Guest Post by Fitness Trainer Christian Villanueva
As our work week is filled with projects, meetings, and deadlines, we are confronted with juggling stress and managing our time. Many professions force us to be sedentary at a desk in front of a computer or talking on the phone. As a result, constant neglect is placed upon our movement system.
Sitting is the New Smoking
Mentioned previously by a world-renowned physical therapist Kelly Starrett, DPT, sitting is the new smoking. Sitting for long periods of time causes the core musculature to be neglected as the body is forced to position itself in a slumped or slouched posture. While sitting doesn’t necessarily trigger aches and pains immediately, it is the repercussion of de-training the specific muscle groups responsible for holding sufficient posture. Overtime, as the human body takes on the shape of their old desk chairs, proper posture diminishes as shoulders tend to round forward, the human trunk weakens, and the lower extremities present tightness and weakness.
Exercises for Strengthening
To counteract the weakening of the body and poor posture as a result of sitting for too long, I have put together a list of strengthening exercises that can be done in your office to keep your body moving!
Planks: Can be done in a variety of positions from a full push-up or a forearm prone position. The movement is static and can be progressed by using single arm or single legged while holding the prone position. It can also be done on a stability ball to challenge shoulder stability and core stability.
Body squats: Can be done assisted or non-assisted by sitting down on a chair and standing up with the hips and knees fully extended. The squat challenges the core musculature and also helps strengthen the gluteals, quadriceps, and hamstrings groups. The exercise can be progressed by eliminating the chair and relying on the gluteals and hamstring on the down ward motion. Another example is to sit up and down on a single leg while engaging the core to create hip stability as you sit and stand up from a chair.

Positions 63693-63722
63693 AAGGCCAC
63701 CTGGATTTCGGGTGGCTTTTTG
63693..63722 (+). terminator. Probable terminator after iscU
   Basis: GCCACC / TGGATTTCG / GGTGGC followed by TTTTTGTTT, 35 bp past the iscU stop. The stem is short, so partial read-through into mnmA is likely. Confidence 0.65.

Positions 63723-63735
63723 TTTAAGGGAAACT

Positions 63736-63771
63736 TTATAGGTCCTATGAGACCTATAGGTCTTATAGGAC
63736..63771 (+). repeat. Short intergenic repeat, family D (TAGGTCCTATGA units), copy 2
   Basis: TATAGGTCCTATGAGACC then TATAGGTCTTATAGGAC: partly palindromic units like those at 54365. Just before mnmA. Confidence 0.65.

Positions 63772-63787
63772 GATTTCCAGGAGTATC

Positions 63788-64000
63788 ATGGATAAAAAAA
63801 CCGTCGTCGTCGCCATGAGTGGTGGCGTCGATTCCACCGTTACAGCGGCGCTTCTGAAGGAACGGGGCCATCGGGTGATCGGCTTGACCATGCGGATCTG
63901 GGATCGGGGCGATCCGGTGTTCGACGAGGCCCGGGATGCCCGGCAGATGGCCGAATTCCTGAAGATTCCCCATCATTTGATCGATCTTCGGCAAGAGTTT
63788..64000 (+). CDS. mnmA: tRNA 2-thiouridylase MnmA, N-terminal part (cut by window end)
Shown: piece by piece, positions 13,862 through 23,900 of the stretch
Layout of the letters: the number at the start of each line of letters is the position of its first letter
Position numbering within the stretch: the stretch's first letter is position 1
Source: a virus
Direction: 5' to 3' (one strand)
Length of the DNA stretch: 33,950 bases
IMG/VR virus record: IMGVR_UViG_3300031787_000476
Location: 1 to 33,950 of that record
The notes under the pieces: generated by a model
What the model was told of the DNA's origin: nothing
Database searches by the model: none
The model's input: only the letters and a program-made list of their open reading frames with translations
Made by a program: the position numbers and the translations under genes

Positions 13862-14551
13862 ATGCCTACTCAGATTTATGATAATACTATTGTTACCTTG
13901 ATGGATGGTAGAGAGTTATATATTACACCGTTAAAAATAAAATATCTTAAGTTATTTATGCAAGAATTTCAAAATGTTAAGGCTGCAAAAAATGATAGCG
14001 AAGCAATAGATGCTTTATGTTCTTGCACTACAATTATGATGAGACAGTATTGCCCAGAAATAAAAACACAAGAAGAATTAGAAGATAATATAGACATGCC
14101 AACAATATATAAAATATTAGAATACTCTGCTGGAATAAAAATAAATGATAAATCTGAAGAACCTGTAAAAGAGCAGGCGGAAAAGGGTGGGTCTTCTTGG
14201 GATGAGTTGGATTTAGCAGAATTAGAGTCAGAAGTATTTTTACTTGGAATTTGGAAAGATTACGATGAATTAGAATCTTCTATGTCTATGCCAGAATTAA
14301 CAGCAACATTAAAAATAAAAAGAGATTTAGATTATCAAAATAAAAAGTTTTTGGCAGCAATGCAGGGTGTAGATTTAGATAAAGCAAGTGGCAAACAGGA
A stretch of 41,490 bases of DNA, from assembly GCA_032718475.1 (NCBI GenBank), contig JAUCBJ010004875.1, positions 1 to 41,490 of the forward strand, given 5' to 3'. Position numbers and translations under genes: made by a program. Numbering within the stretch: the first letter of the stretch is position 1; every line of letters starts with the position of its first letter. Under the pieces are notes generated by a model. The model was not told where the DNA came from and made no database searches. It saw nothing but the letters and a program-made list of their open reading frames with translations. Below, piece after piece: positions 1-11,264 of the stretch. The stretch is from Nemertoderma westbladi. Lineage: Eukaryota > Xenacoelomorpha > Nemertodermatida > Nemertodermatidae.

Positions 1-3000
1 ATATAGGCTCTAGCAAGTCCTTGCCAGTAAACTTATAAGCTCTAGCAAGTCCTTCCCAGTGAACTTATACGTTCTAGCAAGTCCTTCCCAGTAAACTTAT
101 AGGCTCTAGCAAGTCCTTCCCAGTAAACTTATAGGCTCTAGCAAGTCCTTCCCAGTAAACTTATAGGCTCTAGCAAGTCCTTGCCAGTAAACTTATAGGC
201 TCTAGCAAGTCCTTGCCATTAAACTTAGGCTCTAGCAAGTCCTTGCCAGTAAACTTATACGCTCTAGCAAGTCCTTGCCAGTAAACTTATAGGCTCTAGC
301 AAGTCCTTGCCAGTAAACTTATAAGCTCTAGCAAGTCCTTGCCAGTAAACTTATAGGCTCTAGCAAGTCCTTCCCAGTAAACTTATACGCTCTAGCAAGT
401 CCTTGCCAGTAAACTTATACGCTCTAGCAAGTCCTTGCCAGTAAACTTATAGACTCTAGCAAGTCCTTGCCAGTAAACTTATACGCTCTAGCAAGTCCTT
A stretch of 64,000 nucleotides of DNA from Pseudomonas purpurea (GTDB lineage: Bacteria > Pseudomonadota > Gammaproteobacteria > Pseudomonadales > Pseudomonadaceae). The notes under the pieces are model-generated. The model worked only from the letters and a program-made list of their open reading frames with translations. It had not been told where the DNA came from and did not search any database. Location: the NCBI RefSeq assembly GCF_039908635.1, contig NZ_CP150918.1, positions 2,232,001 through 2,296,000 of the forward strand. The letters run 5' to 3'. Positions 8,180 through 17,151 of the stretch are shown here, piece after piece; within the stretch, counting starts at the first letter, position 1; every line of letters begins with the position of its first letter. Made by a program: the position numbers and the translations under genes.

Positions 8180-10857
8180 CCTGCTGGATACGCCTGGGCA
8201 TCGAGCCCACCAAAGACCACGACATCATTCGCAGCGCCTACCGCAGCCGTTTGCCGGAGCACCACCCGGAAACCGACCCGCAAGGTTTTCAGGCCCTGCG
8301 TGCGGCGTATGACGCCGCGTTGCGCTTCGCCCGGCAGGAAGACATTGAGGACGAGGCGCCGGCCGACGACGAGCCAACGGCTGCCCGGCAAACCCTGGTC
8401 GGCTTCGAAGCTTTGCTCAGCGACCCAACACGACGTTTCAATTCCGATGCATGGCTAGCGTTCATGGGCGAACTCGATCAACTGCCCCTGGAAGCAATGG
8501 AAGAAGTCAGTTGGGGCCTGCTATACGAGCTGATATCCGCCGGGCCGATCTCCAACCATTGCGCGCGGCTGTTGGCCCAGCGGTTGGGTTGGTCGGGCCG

Lateral stepping or “walking sideways” on a semi bent hip position: The exercise strengthens the abductors and adductors, also known as the “inner” and “outer” thighs. The exercise also trains the glute medius, which is located on the outer part of the gluteals. The importance of training the abductors and adductors is to ensure proper knee movement while balancing the knees from caving in or knee moving outward during bending motions.
Hip flexor stretch: Kneeling on one knee, shift the glutes forward as you keep the upper body in a vertical position. This can also be combined with raising the arm on the same side of the bent knee while twisting the upper on the opposite side. This stretch can also be achieved by stepping on a higher platform for those who have difficulty going down on a single knee.
SMR: These can be done by using foam rollers, lacrosse balls, or medicine balls. The purpose of SMR is to relieve the tightness or tension in the muscles caused by excessive exercising or any overuse movements sustained by the muscle groups. Through the application of these device on tight or tender muscle groups, SMR will help release the tension in the overuse muscles, help with recovery and soreness, and bring mobility back to normal.
Bretzel stretch (“the pretzel stretch”): Increases the mobility of the person’s movement system. It fully stretches the anterior and posterior chain as a whole versus the traditional isolated stretches. The best way to illustrate this stretch is to view the two following clips:
Anterior stretch: https://youtu.be/EUX4NU-IeQU
Posterior stretch: https://youtu.be/S-b6IwUWUxc
About Christian Villanueva
Christian Villanueva, MS, PES, CPT is a strength and conditioning coach, as well as a fitness trainer. His experiences include training a diverse group of clientele ranging from sedentary individuals to recreational and elite athletes. He’s mostly involved with working in the sport of boxing and currently trains world-ranked heavy weight, middle weight, and light weights. He is a big fan of body weight and functional exercises, as well as taking the minimalist approach to physical training. Christian trains out of Global Boxing Gym in North Bergen, NJ, and is also available for private sessions. Learn more by going to his page on GlobalBoxing.com.